(Poem #963) Concerto for Double Bass
He is a drunk leaning companionably Around a lamp post or doing up With intermittent concentration Another drunk's coat. He is a polite but devoted Valentino, Cheek to cheek, forgetting the next step. He is feeling the pulse of the fat lady Or cutting her in half. But close your eyes and it is sunset At the edge of the world. It is the language Of dolphins, the growth of tree-roots, The heart-beat slowing down.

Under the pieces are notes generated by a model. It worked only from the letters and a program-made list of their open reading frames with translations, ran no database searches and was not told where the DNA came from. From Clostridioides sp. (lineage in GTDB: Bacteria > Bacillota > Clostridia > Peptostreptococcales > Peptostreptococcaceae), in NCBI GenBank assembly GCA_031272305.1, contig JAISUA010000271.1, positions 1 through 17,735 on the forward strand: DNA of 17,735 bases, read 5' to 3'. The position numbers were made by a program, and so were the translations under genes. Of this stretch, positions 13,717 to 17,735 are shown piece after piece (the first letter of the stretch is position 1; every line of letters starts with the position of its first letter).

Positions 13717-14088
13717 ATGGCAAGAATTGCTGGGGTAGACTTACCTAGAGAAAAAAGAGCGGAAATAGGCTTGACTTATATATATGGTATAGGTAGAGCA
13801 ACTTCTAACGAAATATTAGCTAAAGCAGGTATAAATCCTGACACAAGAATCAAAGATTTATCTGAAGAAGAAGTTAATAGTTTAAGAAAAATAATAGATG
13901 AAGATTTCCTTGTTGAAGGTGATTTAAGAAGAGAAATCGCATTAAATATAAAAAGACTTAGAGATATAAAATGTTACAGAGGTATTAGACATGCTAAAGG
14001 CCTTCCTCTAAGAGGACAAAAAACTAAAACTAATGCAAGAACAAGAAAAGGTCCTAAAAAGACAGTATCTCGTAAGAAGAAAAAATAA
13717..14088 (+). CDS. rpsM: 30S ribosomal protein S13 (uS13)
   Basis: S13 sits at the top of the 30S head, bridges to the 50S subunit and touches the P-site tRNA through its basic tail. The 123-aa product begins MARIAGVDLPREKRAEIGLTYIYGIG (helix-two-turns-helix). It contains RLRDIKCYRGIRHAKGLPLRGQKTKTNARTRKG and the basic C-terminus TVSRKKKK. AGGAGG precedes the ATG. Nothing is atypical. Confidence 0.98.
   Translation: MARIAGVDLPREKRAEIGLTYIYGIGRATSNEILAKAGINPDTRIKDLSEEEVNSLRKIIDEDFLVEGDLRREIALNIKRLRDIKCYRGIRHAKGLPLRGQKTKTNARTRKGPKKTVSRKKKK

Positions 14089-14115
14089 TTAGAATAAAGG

Pity the poor music critic - his is a hard lot indeed. The inimitable Frank Zappa put it best: "Writing about music is like dancing about architecture"; the task, though not insuperable, requires a sure hand and a delicate touch. And a good ear, not just for the music being described, but also for the language used to describe it. Too much detail , and the audience miss the symphony for the staves; too little , and they're left groping for solidity in a mist of vague verbiage. Which is why I'm not a fan of the excessively literal approach to music criticism; I find it tedious and uninspiring at best, actively off-putting at worst. In seeking to reduce music to its descriptive essence, this approach lessens its emotional impact. What's called for is something altogether more subtle and elusive. An approach which eschews direct expression for suggestion and hint; an approach which replaces acres of detail with a few carefully chosen phrases. An approach which seeks to reproduce the experience, not just depict it. The approach, in short, of poetry. John Fuller uses precisely this approach in today's poem. The first two stanzas are spent on the physical aspect of the performance. But instead of painstaking (and boring) detail, the poet uses metaphor: the double bass is a dancer, and the musician is a suitor whispering into her ear. Or the double bass is a fat lady , and the musician, running his bow athwart its strings, is a magician cutting her in half. Or the musician and the instrument are two drunks, the former's wandering fingers buttoning up the latter's long coat. The third stanza is where the poet really comes into his own. The music itself is not described, either structurally  or interpretatively . Instead, Fuller dives straight into the heart of the musical _experience_, with words that evoke the same reaction as the notes themselves: "But close your eyes and it is sunset At the edge of the world. It is the language Of dolphins, the growth of tree-roots, The heart-beat slowing down." This is where the poetic approach scores over the descriptive one, and this is the high point of the poem. You can almost hear the throb of the bass, the deep resonances, the long silences, the power and the stillness. Beautiful. thomas.  "Delicate glissandi on the strings make way for a single, clear high F on the piccolo, a note which heralds the entry of the woodwinds in a complex fugal setting. These in turn are swept away by a strong, almost chromatic brass line which is augmented by the occasional incursions of tympani and cymbals."  "A hushed prelude sets the stage for a driving, swirling mid-section, leading into a climax which is all emotion, a maelstrom of triumphant passion."  "It ain't over till the fat lady sings" - hence the comparison, I suppose. [Biography] Born in Ashford, Kent, the son of the poet Roy Fuller and Kathleen Fuller. He was educated at St Paul's School and New College, Oxford. He lectured in New York and at Manchester and became a fellow of Magdalen College Oxford in 1966. His first publication Fairground Music demonstrates an early mastery of the different forms of conventional verse and an ability to write descriptively with wit and sophistication. His subjects are wide-ranging. His skill is also apparent in the next volume, The Tree that Walked. One of his best known poems is The Most Difficult Position, a wonderful pastiche that describes a famous battle of chess between two 19th century masters. All his poems are technically sophisticated. -- [broken link] http://www.bbc.co.uk/nature/poetry/john_fuller.shtml